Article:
Browse Definitions :
Definition

polar coordinates

Polar coordinates provide a method of rendering graphs and indicating the positions of points on a two-dimensional (2D) surface. The polar coordinate system is employed in mathematics, physics, engineering, navigation, robotics, and other sciences.

The polar plane consists of a reference axis, or ray, that emanates from a point called the origin. Positions or coordinates are determined according to the distance or radius, from the origin, symbolized r , and the angle relative to the reference axis, symbolized by the lowercase Greek theta ( ). In the most common polar system, the reference ray points off toward the right, and angles are measured counterclockwise from it (illustration at left). This scheme is preferred, and is used by mathematicians, physicists, and engineers. In a less common scheme, the reference ray points upward, and angles are measured clockwise from it (illustration at right). This method is sometimes used by astronomers, navigators, military personnel, meteorologists, and robotics engineers.

Points or coordinates in either system are indicated by writing an opening parenthesis, the r value, a comma, the value, and a closing parenthisis in that order. The radius coordinates are, by convention, always nonnegative. Angles can be specified in degree s from 0 to 360, or in radian s from 0 to 2 pi , where pi is approximately 3.14159. An example using degrees is ( r , ) = (2,30). The origin is assigned r = 0.

If the scheme in the left-hand illustration is used, it is possible to convert a coordinate in the Cartesian xy -plane to polar values using these formulas:

x = r cos

y = r sin

Conversely, to convert a coordinate in the polar plane (as depicted in the left-hand illustration) to Cartesian values, use these formulas:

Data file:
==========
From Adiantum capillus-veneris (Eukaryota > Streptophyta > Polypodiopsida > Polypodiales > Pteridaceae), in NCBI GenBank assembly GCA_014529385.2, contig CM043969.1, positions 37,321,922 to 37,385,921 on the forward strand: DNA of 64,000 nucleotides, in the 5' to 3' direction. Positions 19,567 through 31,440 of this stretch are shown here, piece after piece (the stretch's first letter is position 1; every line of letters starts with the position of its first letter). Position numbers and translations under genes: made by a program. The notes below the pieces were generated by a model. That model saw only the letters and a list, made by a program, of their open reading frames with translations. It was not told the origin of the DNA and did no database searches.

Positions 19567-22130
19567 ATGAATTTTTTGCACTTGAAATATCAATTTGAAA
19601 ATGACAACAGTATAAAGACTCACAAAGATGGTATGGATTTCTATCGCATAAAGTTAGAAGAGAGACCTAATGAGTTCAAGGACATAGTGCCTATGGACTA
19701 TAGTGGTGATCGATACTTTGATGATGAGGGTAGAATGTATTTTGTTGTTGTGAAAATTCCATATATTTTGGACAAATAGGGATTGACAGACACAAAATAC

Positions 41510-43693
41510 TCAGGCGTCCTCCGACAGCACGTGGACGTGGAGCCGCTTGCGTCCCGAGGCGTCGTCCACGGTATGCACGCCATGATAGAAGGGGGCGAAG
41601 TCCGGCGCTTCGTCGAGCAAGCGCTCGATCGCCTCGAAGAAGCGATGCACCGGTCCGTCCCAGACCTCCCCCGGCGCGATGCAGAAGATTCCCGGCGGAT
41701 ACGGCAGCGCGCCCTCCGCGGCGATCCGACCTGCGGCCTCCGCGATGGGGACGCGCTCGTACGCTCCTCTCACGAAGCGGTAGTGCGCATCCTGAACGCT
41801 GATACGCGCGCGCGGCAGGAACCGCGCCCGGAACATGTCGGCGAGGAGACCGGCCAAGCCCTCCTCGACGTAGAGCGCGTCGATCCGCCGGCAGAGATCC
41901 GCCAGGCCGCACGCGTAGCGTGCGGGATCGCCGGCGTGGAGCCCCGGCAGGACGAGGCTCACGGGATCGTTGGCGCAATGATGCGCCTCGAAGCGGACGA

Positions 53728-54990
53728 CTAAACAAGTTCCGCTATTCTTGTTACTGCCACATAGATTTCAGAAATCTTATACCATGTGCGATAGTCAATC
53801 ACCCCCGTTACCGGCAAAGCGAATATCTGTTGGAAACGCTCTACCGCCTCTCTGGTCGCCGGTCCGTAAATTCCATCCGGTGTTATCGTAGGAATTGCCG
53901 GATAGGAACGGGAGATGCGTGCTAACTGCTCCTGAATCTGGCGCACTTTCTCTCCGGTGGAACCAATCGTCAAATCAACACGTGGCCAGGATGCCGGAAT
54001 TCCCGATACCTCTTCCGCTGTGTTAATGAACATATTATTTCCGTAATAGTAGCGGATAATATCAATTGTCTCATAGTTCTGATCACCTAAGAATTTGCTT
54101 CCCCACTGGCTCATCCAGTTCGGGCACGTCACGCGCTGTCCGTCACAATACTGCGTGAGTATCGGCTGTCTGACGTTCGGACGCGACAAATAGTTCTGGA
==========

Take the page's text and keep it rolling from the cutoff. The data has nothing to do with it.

r = ( x 2 + y 2 ) 1/2

= arctan ( y / x )

Compare Cartesian coordinates .

This was last updated in September 2005

Join the conversation

1 comment

Send me notifications when other members comment.

Please create a username to comment.

Why Newton needed polar coordinates instead of rectangular coordinates
Cancel

-ADS BY GOOGLE

File Extensions and File Formats

Powered by:

SearchCompliance

  • risk management

    Risk management is the process of identifying, assessing and controlling threats to an organization's capital and earnings.

  • compliance as a service (CaaS)

    Compliance as a Service (CaaS) is a cloud service service level agreement (SLA) that specified how a managed service provider (...

  • data protection impact assessment (DPIA)

    A data protection impact assessment (DPIA) is a process designed to help organizations determine how data processing systems, ...

SearchSecurity

  • identity provider

    An identity provider is a system component that is able to provide an end user or internet-connected device with a single set of ...

  • firewall

    A firewall is software or firmware that enforces a set of rules about what data packets will be allowed to enter or leave a ...

  • encryption

    Encryption is the method by which information is converted into secret code that hides the information's true meaning. The ...

SearchHealthIT

SearchDisasterRecovery

  • business continuity plan (BCP)

    A business continuity plan (BCP) is a document that consists of the critical information an organization needs to continue ...

  • disaster recovery team

    A disaster recovery team is a group of individuals focused on planning, implementing, maintaining, auditing and testing an ...

  • cloud insurance

    Cloud insurance is any type of financial or data protection obtained by a cloud service provider. 

SearchStorage

Close